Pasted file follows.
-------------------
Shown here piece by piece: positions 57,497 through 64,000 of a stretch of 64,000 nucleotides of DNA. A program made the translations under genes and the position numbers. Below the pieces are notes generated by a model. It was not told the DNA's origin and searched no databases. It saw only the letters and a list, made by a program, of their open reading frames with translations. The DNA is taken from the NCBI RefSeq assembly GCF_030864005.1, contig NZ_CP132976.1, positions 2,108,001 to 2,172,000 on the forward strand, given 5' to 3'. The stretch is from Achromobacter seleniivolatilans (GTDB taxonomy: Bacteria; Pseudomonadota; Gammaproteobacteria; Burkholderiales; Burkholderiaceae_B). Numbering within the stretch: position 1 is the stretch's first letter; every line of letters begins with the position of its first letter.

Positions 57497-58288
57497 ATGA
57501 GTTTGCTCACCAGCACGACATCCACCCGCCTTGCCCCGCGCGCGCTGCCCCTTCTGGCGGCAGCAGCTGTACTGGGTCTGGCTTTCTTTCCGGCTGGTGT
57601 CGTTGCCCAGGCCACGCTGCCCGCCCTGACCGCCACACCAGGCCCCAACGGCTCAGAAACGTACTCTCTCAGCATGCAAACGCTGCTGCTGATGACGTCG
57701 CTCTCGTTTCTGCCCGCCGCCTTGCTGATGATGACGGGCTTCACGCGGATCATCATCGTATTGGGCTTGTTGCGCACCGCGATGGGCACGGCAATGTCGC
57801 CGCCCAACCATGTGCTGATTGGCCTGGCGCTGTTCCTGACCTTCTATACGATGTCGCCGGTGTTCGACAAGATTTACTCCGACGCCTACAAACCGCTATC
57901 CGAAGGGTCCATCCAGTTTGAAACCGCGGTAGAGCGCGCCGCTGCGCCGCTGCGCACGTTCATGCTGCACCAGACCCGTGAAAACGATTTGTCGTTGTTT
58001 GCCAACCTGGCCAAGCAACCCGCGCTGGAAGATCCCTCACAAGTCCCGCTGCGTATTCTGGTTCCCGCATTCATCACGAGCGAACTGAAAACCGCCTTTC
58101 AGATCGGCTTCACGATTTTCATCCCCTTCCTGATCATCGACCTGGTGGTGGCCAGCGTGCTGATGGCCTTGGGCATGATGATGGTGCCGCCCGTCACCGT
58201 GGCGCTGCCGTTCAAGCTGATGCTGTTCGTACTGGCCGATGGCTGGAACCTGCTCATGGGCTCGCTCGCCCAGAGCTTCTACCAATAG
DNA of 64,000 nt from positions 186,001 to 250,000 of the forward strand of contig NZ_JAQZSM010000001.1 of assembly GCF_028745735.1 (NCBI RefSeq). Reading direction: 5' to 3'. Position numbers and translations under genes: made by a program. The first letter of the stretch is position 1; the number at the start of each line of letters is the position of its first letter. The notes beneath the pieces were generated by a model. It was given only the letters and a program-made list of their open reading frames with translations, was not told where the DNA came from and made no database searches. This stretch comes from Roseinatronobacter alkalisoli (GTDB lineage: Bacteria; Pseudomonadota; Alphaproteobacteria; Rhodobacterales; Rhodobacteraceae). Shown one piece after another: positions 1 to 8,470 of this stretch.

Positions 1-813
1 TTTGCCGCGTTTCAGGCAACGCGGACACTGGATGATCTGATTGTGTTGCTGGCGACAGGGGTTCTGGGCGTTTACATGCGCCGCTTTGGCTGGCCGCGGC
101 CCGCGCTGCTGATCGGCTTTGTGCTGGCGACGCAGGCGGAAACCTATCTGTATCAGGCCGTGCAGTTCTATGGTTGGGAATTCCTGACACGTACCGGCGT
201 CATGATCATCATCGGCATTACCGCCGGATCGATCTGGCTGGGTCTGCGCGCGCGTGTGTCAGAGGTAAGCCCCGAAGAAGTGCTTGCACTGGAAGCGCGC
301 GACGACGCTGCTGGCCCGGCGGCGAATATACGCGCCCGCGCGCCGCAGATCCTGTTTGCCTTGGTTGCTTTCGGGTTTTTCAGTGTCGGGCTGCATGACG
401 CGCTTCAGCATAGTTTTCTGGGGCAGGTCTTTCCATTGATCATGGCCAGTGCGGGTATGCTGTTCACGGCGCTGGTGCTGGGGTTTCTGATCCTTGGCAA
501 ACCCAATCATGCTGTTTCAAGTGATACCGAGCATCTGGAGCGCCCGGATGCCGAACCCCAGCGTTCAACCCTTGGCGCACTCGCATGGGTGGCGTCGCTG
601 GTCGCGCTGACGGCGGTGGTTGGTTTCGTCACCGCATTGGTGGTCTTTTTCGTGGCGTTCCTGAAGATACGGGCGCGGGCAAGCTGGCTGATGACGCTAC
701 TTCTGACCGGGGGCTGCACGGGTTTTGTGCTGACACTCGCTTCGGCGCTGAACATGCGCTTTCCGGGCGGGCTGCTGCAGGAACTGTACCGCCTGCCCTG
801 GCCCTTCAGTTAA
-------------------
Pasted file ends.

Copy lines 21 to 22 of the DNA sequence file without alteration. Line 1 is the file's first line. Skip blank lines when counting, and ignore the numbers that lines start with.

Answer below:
701 TTCTGACCGGGGGCTGCACGGGTTTTGTGCTGACACTCGCTTCGGCGCTGAACATGCGCTTTCCGGGCGGGCTGCTGCAGGAACTGTACCGCCTGCCCTG
801 GCCCTTCAGTTAA